Note: This event is sold out
By the end of the nineteenth century, Central Park West had become a bastion of middle class life and Fifth Avenue the boulevard of the very wealthy. Today the east side chateaux have almost all disappeared, but the middle class apartment buildings of the west side remain a vital part of the New York skyline. Join us for a colorful evening with Barry Lewis, whose Eastside vs. Westside lecture returns by popular demand.
Among the unique, hand-crafted and hand-painted toys will be the only existing first model elevated station. Designed by Märklin, ca. 1895, it is known as the Rolls-Royce of toy train manufacturers and will be displayed in the Judith and Howard Berkowitz Sculpture Court, near the 77th Street entrance. In New-York Historical’s Luce Center, the installation will include Märklin’s largest and most elaborate train station, ca. 1904; Marklin’s only known extant post office, ca. 1895; a Märklin girder bridge designed by Gustave Eiffel, ca.
Recommended for children ages 4 - 7.
Each week New-York Historical Society educators read one to two engaging picture books around a theme. The themes are related to New York City, American history, current holidays, or new exhibitions.
Get ready for the 100th anniversary celebration of Grand Central Terminal’s opening by exploring how unique and diverse the station is in Maira Kalman’s book Next Stop Grand Central!
Next Stop Grand Central by Maira Kalman
Titanic Sinks!: Commemorate the 100th Anniversary of one of the Twentieth-Century's Most Infamous Disasters
Free with museum admission!
Experience the Titanic’s doomed voyage as Barry Denenberg, author of Titanic Sinks!, joins us in the Barbara K. Lipman Children's History Library to read excerpts and discuss his book for young readers. Questions surrounding the sinking of the Titanic will be certain to drive this discussion – questions about arrogance and corporate greed, questions about the lifeboats leaving half empty, questions about iceberg warning signs and questions about why so many third-class passengers perished. Join Mr.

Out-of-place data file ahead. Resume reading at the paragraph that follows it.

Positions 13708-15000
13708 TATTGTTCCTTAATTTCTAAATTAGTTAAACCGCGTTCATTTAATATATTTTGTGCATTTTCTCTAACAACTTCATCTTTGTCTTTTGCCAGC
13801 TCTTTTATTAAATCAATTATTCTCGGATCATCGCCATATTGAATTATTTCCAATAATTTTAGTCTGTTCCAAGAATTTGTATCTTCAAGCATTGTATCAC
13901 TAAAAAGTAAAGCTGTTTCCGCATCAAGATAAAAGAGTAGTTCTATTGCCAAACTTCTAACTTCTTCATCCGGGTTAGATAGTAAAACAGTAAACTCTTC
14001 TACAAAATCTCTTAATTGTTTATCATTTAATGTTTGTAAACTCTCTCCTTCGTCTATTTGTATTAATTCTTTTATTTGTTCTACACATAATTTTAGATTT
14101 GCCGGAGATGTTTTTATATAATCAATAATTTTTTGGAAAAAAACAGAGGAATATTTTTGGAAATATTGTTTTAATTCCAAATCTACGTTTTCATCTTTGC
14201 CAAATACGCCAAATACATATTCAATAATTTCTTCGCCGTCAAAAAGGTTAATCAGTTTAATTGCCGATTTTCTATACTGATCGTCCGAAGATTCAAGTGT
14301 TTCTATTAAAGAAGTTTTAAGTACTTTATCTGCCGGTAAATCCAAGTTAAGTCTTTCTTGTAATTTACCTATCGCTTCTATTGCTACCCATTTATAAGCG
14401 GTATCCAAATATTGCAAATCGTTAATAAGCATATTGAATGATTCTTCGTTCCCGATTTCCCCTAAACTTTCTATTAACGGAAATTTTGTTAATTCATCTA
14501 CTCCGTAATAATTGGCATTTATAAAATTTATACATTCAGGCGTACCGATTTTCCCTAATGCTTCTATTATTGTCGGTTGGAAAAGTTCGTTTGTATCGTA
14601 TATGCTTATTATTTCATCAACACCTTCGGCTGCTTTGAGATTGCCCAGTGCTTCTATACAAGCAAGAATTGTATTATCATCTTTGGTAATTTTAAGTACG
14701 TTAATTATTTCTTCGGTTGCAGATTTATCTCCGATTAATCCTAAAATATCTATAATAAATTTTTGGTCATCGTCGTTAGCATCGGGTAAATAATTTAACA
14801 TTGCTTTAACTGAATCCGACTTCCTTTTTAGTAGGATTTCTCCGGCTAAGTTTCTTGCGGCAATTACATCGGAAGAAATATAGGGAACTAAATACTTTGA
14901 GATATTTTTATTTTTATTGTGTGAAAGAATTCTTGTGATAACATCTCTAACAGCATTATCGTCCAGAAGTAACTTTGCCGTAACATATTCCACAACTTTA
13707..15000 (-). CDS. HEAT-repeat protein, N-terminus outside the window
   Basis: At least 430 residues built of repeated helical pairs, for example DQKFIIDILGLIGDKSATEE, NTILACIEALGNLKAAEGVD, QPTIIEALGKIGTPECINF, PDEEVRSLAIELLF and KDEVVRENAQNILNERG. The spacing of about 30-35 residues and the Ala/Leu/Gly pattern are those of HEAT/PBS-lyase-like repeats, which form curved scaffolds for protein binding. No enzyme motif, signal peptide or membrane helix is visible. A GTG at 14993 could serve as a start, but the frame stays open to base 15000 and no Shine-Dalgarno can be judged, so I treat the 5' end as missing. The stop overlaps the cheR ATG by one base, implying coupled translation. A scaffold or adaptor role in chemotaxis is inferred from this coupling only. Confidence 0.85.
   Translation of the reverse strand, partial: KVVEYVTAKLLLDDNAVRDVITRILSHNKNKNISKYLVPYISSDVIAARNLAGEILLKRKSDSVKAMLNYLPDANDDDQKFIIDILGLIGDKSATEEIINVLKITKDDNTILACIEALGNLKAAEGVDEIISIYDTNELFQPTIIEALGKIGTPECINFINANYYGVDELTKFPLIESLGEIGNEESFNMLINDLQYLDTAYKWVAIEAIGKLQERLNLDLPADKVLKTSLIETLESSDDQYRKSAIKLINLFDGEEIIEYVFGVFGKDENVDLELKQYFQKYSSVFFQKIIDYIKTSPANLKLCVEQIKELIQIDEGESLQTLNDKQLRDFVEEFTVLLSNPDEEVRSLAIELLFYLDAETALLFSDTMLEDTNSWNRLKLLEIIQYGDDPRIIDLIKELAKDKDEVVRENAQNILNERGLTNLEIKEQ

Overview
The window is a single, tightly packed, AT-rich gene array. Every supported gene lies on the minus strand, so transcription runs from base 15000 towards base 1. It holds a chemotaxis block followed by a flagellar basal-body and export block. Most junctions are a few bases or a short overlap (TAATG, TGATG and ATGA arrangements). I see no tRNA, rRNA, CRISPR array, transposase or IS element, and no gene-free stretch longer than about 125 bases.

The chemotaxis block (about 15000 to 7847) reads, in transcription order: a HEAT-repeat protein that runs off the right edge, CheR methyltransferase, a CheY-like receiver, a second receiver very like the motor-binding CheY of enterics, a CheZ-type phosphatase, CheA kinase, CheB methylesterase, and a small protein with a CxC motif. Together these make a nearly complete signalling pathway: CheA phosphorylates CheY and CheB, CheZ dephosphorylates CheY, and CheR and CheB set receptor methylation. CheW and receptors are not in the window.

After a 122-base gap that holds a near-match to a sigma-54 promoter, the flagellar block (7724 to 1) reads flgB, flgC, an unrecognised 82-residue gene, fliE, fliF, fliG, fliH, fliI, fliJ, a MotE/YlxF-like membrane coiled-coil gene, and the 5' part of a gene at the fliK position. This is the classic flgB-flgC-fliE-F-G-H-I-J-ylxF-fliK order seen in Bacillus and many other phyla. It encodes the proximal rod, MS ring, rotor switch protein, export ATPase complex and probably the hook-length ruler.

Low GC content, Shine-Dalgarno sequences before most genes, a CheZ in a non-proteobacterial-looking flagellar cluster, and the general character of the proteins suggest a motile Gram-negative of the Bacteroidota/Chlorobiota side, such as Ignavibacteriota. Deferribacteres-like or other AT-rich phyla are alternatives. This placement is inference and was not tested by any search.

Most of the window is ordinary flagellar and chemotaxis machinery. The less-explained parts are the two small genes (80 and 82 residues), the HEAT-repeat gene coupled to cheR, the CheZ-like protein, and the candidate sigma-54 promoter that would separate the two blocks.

Distance was overcome by speed. "City Hall to Harlem in fifteen minutes" the slogan promised. Reaching speeds of 40 miles per hour on its express lines, the new electric subway was three times as fast as the steam-powered elevated trains and six times as fast as electric street cars. A second line, the Brooklyn Rapid Transit Corporation (BRT), which later changed its name to the Brooklyn Manhattan Transit (BMT), was created in 1913. Both the IRT and BMT were publicly owned but privately operated.
The New-York Historical Society's exhibit Tunnel Vision: New York Subway Construction Photographs, 1900–1908, explores the logistical challenges and remarkable effort that went into what at the time, was the largest construction project in the city's history. The exhibition showcases 80 photographs, culled from more than 5,000 from 1900–1908 in the Historical Society's Subway Construction Photograph Collection, all of which were a gift from the New York City Board of Transportation in 1950.
Historical Relics and Souvenirs
The New-York Historical Society’s collection of more than 300 relics includes eyewitness artifacts linked to key moments in American history, such as fragments of the gilded statue of George III torn from its pedestal on Bowling Green by a jubilant crowd after a public reading of the Declaration of Independence on July 9, 1776; a draft wheel used during the Civil War in the draft lottery held on July 13, 1863—an event that touched off the worst urban riots in American history—and the wooden barrel used by Governor DeWitt Clinton in
The New-York Historical Society Museum and Library houses a treasure trove of materials relating to the founding of our country, the history of art in America, and the history of New York and its people. The Museum houses more than 60,000 works and artifacts, including fine art, decorative art, historical artifacts, and ephemera. Fine art holdings include renowned Hudson River School landscapes; masterpieces of colonial and later portraiture; John James Audubon’s watercolors for The Birds of America; an encyclopedic collection of sculpture; and much more.